While all the targets seem very attractive, the fact remains that world does not need to produce more. As per the USDA report, the world already produces food for 13.5 billion people, which means for double the existing population. Roughly 40 per cent of the food produced globally is wasted every year. The challenge should therefore be to drastically reduce food wastage rather than to raise production thereby causing more environmental depletion.

From an era of food self-sufficiency, India is gradually moving to be an economy of dependence. Successive governments have pushed in policies that promotes privatization of natural resources, takeover of farm land, integrating Indian agriculture with the global economy, and moving farmers out of agriculture – in essence the hallmark of the neo-liberal economic growth model. The result is clearly visible. The millions displaced will constitute the new class of migrants – agricultural refugees. Twice the number of people that are expected to be displaced by global warming worldwide will be pushed out of agriculture in India.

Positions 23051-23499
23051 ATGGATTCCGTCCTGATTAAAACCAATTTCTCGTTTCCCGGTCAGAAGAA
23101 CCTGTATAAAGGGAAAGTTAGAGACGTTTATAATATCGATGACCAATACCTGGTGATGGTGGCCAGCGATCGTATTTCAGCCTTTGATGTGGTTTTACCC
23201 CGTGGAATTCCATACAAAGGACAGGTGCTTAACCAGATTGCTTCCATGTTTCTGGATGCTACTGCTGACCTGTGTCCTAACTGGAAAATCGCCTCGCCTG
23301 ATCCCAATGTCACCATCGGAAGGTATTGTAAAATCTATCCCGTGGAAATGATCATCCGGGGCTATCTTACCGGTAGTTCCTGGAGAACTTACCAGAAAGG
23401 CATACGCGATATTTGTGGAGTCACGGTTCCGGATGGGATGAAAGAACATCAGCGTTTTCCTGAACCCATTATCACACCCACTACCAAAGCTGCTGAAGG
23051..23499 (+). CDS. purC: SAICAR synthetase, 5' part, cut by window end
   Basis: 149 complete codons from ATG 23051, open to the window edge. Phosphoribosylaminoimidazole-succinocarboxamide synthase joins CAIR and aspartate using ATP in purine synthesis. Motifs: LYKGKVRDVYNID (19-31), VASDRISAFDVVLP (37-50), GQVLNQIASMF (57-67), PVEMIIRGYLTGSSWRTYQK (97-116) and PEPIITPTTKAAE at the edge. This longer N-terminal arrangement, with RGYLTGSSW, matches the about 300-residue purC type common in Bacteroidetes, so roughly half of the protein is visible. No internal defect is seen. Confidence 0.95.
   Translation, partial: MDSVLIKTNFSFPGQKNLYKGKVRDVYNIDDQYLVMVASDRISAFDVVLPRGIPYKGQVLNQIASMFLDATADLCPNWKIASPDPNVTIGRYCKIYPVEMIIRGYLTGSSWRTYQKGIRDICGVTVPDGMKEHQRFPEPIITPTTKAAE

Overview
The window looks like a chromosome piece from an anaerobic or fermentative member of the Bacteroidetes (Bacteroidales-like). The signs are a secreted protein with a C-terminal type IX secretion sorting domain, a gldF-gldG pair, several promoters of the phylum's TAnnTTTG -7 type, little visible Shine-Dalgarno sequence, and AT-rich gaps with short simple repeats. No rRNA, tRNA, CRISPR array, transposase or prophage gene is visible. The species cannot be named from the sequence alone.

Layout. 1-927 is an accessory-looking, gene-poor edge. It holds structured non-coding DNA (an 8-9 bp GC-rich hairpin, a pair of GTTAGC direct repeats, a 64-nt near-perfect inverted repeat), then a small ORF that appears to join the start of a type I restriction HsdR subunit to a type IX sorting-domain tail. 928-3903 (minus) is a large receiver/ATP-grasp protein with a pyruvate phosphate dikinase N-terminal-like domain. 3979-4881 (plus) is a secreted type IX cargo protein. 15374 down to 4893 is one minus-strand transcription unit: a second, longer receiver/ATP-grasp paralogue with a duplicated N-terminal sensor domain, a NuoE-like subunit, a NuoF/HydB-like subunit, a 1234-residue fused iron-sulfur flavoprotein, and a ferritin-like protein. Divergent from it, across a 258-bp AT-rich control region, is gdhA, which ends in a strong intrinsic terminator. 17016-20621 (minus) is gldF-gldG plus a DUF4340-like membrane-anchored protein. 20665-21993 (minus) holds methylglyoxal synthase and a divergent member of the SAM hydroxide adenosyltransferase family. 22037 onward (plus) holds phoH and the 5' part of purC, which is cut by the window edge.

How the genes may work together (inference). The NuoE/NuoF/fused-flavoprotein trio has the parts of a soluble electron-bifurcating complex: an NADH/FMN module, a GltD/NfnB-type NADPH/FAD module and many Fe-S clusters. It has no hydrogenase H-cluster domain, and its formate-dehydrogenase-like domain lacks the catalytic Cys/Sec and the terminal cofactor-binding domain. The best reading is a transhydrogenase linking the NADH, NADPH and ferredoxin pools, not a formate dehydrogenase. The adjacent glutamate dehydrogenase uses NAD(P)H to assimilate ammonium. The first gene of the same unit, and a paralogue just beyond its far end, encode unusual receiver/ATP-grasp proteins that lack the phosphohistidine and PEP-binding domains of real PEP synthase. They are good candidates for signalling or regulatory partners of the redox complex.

According to Down to Earth magazine, the food import bill for 2015-16 stood at Indian Rs 1,402,680,000,000.

This was three times more than the annual budget for agriculture. Successive governments have actually been following a policy prescription that was laid out by the World Bank as early as in 1996.

Just like the controversial austerity measures in the European Union, the thrust of the economic policies is to cut down on social security, public investment in food, agriculture, health and education. International Financial institutions, credit rating agencies and the multilateral trading organisations have all been pushing for fiscal reforms. This is accompanied with increasing privatisation of natural resources, encouraging corporate agriculture and pushing for public-private partnership projects.